Much like Dorothy, Bolton Octagon has been cast adrift from its moorings, although in a manner less dramatic than cyclonic updraft. While its home is undergoing refurbishment, the theatre is on the road, open to new adventures in unfamiliar surroundings. Hence the Premier Suite, a five minute scurry from Horsham Parkway, a staging post for wanderers from near and far.
It’s not the most natural of dramatic venues, and one of the many strengths of this winning production is the imaginative range of strategies (everybody loves soap bubbles) it deploys to dispel any suspicion that you are in a well-appointed function room. The audience is quickly transported from the expectation of a self-serve buffet and laminated name badges to the magical realms of Bolton Market.
Indeed, this team-authored retelling of L. Frank Baum’s Christmas perennial makes a great virtue of its uprooting from Kansas to Lancashire, seasoning the dialogue – in the best pantomime tradition – with regional recipes for recognition.
Accordingly, the inevitable – at least for the older members of the audience – reflexive recall of Judy’s ruby-slippered repertoire of teary choruses is effectively effaced by a new score, acquiring familiarity through the inviting enthusiasm of its repetition. By the end of the evening, those approaching their bedtime are delightedly seat-shuffling and wand-waving to its catchiest hook, an exhortation to “follow the yellow to get to Oz”. Or, possibly, ‘Us’. One of the subtler delights of the play’s relocation is this phonetic punning on the people who make the home.
Because, after all, this is populist theatre in the best sense, literally reaching out into the auditorium by situating the imaginary yellow bricks between its seats (and – happily – providing the misdirection required for the changing scenery).
In this respect, I mean no disrespect by comparing it to CBeebies and CBBC at their best (the latter’s Hacker T. Dog is a bona fide genius). There is a real art in fashioning fare engaging to children without provoking parental ennui.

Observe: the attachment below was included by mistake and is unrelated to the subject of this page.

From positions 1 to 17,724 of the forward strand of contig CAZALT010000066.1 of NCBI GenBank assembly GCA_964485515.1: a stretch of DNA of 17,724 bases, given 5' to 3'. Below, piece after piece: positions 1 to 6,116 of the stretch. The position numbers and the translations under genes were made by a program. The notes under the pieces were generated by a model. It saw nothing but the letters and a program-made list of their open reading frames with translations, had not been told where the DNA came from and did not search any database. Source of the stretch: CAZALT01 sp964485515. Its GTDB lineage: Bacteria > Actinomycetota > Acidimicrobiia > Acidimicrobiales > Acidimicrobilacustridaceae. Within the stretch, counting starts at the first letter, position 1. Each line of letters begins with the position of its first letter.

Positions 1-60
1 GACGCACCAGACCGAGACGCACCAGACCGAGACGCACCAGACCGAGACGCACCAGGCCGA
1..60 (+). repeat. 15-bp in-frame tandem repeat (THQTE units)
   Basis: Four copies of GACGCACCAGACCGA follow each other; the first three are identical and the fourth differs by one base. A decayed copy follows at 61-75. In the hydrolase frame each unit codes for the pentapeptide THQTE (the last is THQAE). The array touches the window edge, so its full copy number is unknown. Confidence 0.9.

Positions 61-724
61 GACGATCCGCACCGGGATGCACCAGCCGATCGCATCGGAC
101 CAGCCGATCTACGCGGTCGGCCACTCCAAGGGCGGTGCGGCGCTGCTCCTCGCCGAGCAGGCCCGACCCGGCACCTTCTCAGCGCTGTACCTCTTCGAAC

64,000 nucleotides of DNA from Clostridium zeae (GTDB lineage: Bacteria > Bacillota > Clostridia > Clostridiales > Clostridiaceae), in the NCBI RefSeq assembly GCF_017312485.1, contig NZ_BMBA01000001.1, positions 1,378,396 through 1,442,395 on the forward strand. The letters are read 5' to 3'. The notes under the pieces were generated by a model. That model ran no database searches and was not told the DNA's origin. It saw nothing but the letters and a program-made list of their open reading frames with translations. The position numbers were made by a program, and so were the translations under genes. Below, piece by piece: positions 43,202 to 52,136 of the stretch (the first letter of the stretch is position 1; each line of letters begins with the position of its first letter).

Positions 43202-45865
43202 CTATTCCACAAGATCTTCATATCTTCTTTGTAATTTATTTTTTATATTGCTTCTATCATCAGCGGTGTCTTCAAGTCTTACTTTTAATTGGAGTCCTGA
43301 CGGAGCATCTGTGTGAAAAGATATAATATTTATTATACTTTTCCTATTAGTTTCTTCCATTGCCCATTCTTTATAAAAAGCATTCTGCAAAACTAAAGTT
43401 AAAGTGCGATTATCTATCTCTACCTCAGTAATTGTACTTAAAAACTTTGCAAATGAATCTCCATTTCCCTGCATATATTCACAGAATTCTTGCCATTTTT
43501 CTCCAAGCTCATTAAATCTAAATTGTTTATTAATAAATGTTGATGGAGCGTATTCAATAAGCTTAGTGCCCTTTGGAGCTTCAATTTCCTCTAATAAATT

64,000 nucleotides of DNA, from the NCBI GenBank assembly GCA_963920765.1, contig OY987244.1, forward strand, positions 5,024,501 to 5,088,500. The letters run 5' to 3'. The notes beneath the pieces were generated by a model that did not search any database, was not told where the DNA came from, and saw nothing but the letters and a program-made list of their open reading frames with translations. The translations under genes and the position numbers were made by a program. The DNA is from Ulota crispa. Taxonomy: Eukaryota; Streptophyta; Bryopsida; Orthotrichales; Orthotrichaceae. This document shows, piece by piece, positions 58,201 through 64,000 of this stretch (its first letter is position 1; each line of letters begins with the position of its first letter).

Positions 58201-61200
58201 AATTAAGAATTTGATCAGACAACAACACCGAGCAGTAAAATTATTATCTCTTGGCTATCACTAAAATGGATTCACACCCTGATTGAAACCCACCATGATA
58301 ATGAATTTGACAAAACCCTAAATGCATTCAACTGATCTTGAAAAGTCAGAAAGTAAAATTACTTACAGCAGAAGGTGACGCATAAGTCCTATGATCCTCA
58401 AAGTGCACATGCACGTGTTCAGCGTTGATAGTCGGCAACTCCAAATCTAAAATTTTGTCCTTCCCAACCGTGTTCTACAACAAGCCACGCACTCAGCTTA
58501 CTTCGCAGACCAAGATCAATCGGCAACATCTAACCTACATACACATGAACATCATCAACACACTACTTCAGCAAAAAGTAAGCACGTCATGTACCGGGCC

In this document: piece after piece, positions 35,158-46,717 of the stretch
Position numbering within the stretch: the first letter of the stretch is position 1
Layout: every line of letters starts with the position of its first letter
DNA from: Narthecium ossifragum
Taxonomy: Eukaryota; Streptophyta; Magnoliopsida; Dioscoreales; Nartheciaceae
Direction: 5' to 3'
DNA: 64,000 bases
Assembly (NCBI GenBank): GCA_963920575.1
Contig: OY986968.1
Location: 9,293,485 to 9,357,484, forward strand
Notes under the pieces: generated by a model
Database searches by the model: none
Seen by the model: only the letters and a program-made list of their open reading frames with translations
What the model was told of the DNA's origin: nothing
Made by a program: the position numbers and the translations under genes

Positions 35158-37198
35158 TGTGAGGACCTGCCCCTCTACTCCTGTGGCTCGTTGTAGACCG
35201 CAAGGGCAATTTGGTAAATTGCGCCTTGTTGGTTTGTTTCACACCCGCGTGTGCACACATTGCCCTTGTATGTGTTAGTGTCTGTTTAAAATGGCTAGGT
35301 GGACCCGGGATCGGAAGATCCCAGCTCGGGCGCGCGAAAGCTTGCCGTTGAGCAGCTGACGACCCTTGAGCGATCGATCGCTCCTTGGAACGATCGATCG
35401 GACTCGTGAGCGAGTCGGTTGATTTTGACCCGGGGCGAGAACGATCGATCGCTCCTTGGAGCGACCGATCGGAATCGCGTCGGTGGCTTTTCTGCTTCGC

At the heart of this art is Anne O’Riordan’s sparky Dorothy, a Marmalade Atkins with Irish blood and Lancastrian heart, belting in the best sense of the word, embodying indefatigability without precocity. Required in every scene, she puts in a dauntless, unflagging performance, one that keeps the audience alongside her inadvertent witch slaughter as she completes her journeys, literal and emotional.
Her foils are just as sharp, cutting through the fond impressions of their Yuletide television forebears, and fashioning something cut from a different cotton. David Heywood brings the merest hint of Rik Mayall’s anarchy to his intelligently-played scarecrow, Thom Petty imbues his canny portrayal with an aesthete’s sensibility and Alexander Bean’s Brummie lion wonderfully embodies the more tongue-tied in the audience, encouraging even the diffident to the party.
It’s an invitation that could hardly be declined by anyone who had a heart. Even a tin one.
Photos by The Other Richard
The Wonderful Wizard Of Oz is on until December 31, 2018. For more information, click here.